How Much to Budget Per Day

In terms of accommodation, I would plan on spending at least $100/night, unless you’re staying in hostels, camping sites, or private rooms in Airbnbs. Even some of my favorite glamping sites in California are over $100/night (some closer to $300) because they’re in such high demand. If you’ll be choosing more design-centric hotels or higher end resorts, you’ll be looking at $300/night at the very least and above.

For food, you can easily walk out of a nice LA restaurant spending over $60/person for dinner and drinks. For lunch and breakfast you can find options more in the $20-$30 range.

Overall, I would expect to spend minimum $200/day and then add from there, factoring in your level of accommodation and any expensive meals or activities you’ve planned.

Luckily when it comes to activities, some of the best thing to do in California are out in nature, and there is tons of it at your fingertips to enjoy here for free!

Here Are Some Estimated Prices on Top California Attractions

  • Entrance Fee to Yosemite National Park: $35 per vehicle
  • Day passes to Disneyland start at around $139/person
  • Alcatraz tour cost: Approx $78/person
  • Hearst Castle tours: Starting at $25/person
  • Wine tastings in Napa: Average cost is about $20 per tasting/person
  • Skyspace Los Angeles tickets: Start at $28/person
  • Entrance Fee to Sequoia National Park: $35 per vehicle
  • Entrance Fee to Joshua Tree National Park: $30 per vehicle

*please note prices may change

Tips For Planning Your Itinerary

Girls group at Twomey Vineyards in Napa

When I’m in the beginning stages of planning a trip, I always like to start with the fixed details and then work backwards from there.

Think about what you know about your trip for sure so far: do you have a set time off work when you can visit? Do you already have your flight booked into a particular city? Do you have a set amount of time for the trip? Write down these details so you can plan the best trip possible with what you’ve already got. 

The next step would be to do your research and make a list of all of the top places on your California bucket list. This is the fun part! For this step, I like to use Google Maps as a trip planner because it helps me see my trip visually and get my bearings on what areas and attractions are closest to one another.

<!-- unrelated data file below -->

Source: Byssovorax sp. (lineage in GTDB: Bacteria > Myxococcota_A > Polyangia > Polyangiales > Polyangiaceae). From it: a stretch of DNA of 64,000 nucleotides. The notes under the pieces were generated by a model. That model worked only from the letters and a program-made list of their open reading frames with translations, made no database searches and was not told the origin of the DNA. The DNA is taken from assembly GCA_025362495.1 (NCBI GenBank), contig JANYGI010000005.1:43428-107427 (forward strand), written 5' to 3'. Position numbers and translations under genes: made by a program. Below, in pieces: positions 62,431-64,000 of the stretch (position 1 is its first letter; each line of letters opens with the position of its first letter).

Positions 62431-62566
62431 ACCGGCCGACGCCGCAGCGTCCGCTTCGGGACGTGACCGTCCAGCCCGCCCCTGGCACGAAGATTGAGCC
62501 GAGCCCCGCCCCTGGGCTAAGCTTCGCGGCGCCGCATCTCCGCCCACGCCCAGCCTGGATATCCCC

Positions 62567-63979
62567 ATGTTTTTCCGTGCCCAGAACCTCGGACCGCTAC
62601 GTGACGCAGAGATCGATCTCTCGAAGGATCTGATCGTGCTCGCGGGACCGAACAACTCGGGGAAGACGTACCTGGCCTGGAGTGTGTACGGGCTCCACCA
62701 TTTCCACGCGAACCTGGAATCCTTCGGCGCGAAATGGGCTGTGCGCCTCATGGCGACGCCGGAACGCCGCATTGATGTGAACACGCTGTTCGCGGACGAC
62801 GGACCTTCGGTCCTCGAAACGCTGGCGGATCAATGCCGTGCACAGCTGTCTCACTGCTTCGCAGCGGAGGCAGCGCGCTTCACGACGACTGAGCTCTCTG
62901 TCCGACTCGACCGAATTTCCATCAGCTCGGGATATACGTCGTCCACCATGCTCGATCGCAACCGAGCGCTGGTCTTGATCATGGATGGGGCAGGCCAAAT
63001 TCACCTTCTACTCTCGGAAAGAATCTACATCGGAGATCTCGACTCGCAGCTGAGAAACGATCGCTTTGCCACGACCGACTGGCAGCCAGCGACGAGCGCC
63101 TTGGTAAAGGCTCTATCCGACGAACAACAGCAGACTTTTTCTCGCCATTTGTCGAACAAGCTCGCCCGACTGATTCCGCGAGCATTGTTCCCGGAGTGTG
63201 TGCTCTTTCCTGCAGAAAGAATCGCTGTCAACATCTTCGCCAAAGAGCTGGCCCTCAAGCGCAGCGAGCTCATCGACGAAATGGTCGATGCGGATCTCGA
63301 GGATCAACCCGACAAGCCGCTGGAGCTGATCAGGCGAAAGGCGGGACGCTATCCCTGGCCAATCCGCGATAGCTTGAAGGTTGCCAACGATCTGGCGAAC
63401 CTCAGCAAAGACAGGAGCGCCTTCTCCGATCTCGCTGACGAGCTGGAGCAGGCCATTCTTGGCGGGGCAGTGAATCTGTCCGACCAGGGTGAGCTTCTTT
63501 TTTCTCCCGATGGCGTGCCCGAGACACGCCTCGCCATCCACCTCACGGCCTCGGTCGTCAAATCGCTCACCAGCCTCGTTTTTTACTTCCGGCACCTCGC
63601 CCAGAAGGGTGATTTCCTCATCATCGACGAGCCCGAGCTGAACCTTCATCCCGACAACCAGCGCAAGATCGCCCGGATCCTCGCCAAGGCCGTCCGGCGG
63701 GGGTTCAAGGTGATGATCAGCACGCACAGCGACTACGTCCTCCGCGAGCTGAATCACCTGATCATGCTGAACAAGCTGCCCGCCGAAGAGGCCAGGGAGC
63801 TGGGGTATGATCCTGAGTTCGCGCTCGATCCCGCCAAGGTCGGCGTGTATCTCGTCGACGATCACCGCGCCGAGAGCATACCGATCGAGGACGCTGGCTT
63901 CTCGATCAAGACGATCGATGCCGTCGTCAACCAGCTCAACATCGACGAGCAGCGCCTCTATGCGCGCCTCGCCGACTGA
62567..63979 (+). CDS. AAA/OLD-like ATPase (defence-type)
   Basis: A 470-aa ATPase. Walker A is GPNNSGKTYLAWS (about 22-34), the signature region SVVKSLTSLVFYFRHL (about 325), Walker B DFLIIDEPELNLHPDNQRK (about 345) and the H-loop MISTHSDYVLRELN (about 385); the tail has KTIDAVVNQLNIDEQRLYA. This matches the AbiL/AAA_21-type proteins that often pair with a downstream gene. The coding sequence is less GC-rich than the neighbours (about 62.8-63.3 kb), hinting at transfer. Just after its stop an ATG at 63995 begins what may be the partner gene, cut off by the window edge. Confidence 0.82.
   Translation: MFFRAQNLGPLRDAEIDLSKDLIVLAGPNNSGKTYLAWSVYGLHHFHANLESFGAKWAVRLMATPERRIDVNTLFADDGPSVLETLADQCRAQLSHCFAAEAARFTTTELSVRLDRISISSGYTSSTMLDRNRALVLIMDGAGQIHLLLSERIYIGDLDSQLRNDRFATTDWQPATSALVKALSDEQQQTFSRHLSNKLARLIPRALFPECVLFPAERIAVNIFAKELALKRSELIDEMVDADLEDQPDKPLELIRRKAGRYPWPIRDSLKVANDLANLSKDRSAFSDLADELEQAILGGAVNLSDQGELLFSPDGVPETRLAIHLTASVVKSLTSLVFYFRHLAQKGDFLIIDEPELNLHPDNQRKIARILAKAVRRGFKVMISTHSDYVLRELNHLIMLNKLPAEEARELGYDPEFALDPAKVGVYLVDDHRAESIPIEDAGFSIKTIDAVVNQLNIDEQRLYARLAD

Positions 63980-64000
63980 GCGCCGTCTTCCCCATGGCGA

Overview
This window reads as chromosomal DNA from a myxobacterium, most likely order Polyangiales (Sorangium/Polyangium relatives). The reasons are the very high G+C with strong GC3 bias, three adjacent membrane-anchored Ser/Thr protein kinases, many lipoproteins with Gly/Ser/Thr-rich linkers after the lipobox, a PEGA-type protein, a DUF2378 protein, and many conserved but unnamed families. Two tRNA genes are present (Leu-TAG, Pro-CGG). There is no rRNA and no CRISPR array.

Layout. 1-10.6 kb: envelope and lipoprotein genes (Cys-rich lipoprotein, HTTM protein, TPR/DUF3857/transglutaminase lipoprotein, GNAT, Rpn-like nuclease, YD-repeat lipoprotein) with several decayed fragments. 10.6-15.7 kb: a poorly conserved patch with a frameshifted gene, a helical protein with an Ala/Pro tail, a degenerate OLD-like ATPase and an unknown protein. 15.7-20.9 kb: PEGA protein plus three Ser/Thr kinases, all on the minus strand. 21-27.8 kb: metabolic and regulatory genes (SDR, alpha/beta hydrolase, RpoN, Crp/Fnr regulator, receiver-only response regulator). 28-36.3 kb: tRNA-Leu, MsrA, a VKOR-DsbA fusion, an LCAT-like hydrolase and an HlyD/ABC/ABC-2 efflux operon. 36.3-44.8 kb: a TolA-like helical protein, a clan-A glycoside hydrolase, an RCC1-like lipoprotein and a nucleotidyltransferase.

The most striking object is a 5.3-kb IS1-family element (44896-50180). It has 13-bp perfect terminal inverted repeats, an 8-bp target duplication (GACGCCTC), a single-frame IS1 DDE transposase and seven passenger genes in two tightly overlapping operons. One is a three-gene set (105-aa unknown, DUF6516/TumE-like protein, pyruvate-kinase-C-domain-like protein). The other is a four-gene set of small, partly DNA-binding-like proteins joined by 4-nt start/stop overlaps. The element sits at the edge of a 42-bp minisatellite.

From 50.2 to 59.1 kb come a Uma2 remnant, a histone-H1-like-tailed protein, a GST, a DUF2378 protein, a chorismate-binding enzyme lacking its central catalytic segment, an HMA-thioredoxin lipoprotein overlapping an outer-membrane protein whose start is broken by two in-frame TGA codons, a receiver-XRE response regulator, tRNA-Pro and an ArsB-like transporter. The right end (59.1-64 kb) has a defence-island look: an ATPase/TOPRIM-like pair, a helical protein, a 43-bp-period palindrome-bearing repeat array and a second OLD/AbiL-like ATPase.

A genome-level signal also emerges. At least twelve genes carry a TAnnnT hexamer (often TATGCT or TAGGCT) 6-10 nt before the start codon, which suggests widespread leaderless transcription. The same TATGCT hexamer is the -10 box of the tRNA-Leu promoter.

Once you’ve got your dream bucketlist California destinations saved on a google map, start piecing an itinerary together based on how much time you have for the trip, using the maps feature to calculate driving times if you’ll be renting a car (pretty much a requirement for a California trip).

At this point you’re probably going to have to whittle down your list and edit the stops if you’ve gone a little crazy with your California wishlist — I know, it’s easy to do! 

With so much driving between distances in California, I’d highly recommend spending at least 2 nights in each area/town on your list so that you don’t experience driving fatigue and have some time to really explore each destination. 

Driving times between popular destinations to give you an idea of what to expect: 

  • Los Angeles to San Diego: 120 miles (about 2.5 hours)
  • Los Angeles to Palm Springs: 105 miles (about 2 hours)
  • Los Angeles to Big Sur: 297 miles (5.5 hours)
  • Los Angeles to Santa Barbara: 95 miles (about 2 hours)
  • Los Angeles to San Francisco: 387 miles (about 5 hours, 40 minutes)
  • San Francisco to Napa: 50 miles (1 hour)
  • San Francisco to Yosemite: 200 miles (3.5 hours)
  • San Francisco to Big Sur: 146 miles (2.5 hours)
  • San Francisco to the Mendocino Coast: 163 miles (about 3 hours)
  • San Francisco to Lake Tahoe: 272 miles (4 hours, 20 minutes)
  • San Diego to Joshua Tree: 166 miles (2.5 hours)

Where to Find the Best Accommodation in California

In front of the Cuyama Buckhorn roadside motel in Cuyama, California

Every kind of accommodation style is at your fingertips in California, with the bigger cities having tons of hotel and Airbnb rental options and smaller towns often offering more quirky motel vibes and local bed and breakfasts.

If sprawling resorts are more your thing, California has ’em. Into the rustic cabin vibe? You can find those too. Some destinations in California have even become synonymous with their cool accommodations — like Joshua Tree, for example. Over the last five years it’s become a hotbed for trendy Airbnb rentals with unique architecture and desert charm.

In the more nature-focused destinations, you’ll find everything from rustic lodges and traditional camping to cool glamping options like yurts and airstreams. I even wrote a whole post on the best glamping in California

There’s honestly something for every kind of traveler when it comes to choosing where to stay in California. Below I’ll share my go-to sites for booking accommodation when I’m adventuring around the state.

My Favorite Sites For Booking:

Booking.com for the widest variety of accommodation options with tons of filters to choose from so you can find your perfect match!